What's eating Gilbert Gottfried?

Despite releasing his first comedy recording, the squawk-talker is still depressed

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"The only reason America is standing now is because I told that joke at the Hugh Hefner roast!"

"The only reason America is standing now is because I told that joke at the Hugh Hefner roast!"

Comedian Gilbert Gottfried was known mostly for his ranting and squinting until September 29, 2001, when, in the wake of the WTC attacks, he mounted the dais for the Friar's Club roast of Hugh Hefner. "I started out by saying, 'I have to fly to L.A. tonight, but I can't get a direct flight: They have to make a stop at the Empire State Building,'" he recalls. "Then I felt the audience jump back." At that point, Gottfried decided to launch into a ten-minute version of the world's dirtiest joke, known in comedy circles as the Aristocrats. The audience went wild, and that moment became the centerpiece for Penn Gillette and Paul Provenza's docu-comedy of the same name. Now, just to show that that fusillade of filth was no accident, Gottfried, 50, has released Dirty Jokes, his first-ever CD/DVD. The comic insisted on coming personally to TONY's offices, where we found him to be nothing like his act. "I'm more like Perry Como in real life," he allows, although his demeanor is so placid, it makes Como seem like a hyperventilating kvetch.

Time Out New York: You're known as a comedian's comedian. What does that mean?
Gilbert Gottfried: That the audience doesn't find me funny. But someone has to, so it's, like, either the other comedians or the band. It all began when I first started out in the clubs. They'd put me on at three in the morning, when the audience would be completely drunk, so I'd do anything that popped into my head. The comics all used to come to see what I'd  do next.

TONY: You started doing open mikes when you were 15. How do you get into clubs at that age?
GG: If I'd have thought about it then, I would've sued them for letting me in, and just made a living that way. But yeah—I would get in. When I started, I did mainly impressions...

TONY: Of who?
GG: Oh jeez, James Mason and Peter Lorre. Back when Jerry Seinfeld was just another comedian hanging around the clubs, I'd imitate him to amuse myself and the other comics. The club owners would say, "What are you doing that for? Nobody knows him." And Seinfeld would be at the bar going, [Perfectlyimitates Jerry Seinfeld] "That sounds nothing like me!"

TONY: You're so different from your onstage persona. Do you put yourself into some kind of trance before going onstage?
GG: There's no thought to what I do. [Laughs] I just came from ESPN this morning, and I sat in the green room feeling depressed, until it was time to go on. Then, it just happens.

TONY: Do you often feel depressed before you go on?
GG: Oh, before, during, after...

TONY: Maybe that's why you waited so long to make a comedy album.
GG: Yeah. And the thing is, it's not even my usual act. At every single club I've ever worked, the opening act—some local guy—would have, like, this wad of bills, you know, from selling their CDs. But I'm always backwards on everything, years late.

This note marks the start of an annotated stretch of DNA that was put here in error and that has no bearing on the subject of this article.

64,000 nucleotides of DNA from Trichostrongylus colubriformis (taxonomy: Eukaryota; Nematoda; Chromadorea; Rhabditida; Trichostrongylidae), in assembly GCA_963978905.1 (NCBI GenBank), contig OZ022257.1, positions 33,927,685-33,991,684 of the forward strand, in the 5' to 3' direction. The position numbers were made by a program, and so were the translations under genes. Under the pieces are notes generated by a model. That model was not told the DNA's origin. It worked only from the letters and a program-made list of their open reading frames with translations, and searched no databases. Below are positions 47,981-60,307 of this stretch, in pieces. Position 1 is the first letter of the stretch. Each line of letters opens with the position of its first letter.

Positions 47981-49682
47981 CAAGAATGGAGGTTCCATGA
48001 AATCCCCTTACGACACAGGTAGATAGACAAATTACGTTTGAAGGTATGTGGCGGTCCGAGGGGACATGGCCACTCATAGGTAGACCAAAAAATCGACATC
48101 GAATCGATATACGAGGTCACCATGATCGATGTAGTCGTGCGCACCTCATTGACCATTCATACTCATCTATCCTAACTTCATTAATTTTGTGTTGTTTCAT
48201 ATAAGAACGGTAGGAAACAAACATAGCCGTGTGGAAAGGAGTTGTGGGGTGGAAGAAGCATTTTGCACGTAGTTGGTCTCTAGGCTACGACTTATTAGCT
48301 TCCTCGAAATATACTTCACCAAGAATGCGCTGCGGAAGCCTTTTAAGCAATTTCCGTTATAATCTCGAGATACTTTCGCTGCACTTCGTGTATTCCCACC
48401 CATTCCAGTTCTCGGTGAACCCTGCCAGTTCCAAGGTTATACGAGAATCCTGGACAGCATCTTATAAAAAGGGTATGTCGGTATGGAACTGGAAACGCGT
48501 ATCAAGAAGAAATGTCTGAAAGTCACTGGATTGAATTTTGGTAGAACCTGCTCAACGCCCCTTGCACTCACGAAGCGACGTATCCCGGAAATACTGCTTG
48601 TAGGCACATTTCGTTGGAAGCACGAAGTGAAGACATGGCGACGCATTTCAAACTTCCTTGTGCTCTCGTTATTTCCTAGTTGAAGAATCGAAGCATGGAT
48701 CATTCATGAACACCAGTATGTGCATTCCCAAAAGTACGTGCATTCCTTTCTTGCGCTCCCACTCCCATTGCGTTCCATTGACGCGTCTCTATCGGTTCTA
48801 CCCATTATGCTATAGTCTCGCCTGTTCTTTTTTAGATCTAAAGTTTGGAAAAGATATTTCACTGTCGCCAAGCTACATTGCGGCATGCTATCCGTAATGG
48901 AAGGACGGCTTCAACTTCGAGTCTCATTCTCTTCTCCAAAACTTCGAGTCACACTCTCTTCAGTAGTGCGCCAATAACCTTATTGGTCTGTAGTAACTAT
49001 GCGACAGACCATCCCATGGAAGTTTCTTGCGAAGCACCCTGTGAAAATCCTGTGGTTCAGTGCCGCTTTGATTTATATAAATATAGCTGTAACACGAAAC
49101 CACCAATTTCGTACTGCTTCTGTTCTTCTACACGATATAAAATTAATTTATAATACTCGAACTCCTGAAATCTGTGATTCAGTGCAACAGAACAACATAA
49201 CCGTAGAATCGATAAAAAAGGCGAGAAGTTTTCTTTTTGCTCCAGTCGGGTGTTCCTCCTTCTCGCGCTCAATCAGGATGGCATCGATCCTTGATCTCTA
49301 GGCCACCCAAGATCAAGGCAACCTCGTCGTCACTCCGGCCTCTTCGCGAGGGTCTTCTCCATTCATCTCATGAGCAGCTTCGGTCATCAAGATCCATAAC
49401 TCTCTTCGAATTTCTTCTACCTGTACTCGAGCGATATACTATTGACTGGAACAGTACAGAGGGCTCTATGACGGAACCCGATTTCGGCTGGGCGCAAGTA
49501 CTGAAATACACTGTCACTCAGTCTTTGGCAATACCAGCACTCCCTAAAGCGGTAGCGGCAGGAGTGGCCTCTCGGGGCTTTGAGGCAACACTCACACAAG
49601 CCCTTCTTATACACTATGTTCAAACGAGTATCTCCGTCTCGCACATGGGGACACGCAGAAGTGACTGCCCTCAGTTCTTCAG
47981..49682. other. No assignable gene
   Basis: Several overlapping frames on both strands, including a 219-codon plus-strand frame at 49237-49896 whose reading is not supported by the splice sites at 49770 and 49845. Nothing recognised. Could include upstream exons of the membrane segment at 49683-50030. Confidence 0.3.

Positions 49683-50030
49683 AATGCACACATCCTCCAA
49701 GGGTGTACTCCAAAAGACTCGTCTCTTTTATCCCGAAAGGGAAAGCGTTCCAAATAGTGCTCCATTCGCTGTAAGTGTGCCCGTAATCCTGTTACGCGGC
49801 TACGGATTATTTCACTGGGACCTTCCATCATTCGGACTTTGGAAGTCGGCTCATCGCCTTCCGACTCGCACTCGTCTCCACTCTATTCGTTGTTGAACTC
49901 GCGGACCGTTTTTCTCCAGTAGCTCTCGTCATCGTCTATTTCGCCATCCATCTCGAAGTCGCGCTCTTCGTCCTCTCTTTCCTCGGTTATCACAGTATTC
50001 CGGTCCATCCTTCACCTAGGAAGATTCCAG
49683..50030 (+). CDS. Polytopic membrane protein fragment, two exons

TONY: You're not usually known as a dirty comic.
GG: I've gotten in trouble for doing dirty stuff. When I was on the Emmys right after Pee-wee Herman was arrested for masturbation, I said, "If masturbation's a crime, I'd be on death row." The audience liked it, but they totally cut it for the West Coast. The producers were making apologies, saying they'd never have me back again. The media reported it as "And the audience sat there in shock." Well, no, the audience was laughing. And the funny thing is, more people saw it because every news show covered it.

TONY: But otherwise, you don't work blue...
GG: Not at all. As a matter of fact, after that happened I did an HBO special, and one reviewer noted that when I was on network television I was really dirty, but on HBO, with no holds barred, I worked totally clean.

TONY: So why do an album of traditional dirty jokes?
GG: I guess the timing was right, after The Aristocrats.

TONY: The critics called your performance in The Aristocrats a healing moment after September 11. Do you think you healed America?
GG: [Laughs] The only reason America is standing now is because I told that joke at the Hugh Hefner roast! The whole world would have been overrun by crazed Muslims, if not for that joke.

TONY: Did they consider canceling the roast, because it was so soon after September 11?
GG: I think they'd already rented the room and didn't want to lose their money. [Laughs.] But yeah, they considered canceling. It was this weird period when people were saying, "Nobody can laugh again." The Emmys were coming up, and they were considering canceling them, too. But then they said, "We'll do the show, but people are dressing down. There aren't going to be any big Cher moments with feathers." So people who lost their loved ones in the World Trade Center could feel better knowing Pam Anderson would only be wearing a turtleneck.

TONY: Any movie projects coming up? Police Academy 25?
GG: Not even that big. No. I'm just hoping to be in business long enough to become a washed-up alcoholic so that when they bring back Murder, She Wrote I can do a guest appearance.

Dirty Jokes CD/DVD is out now (Image Entertainment; $15). Gottfried plays Carolines December 22--24. See Comedy listings.

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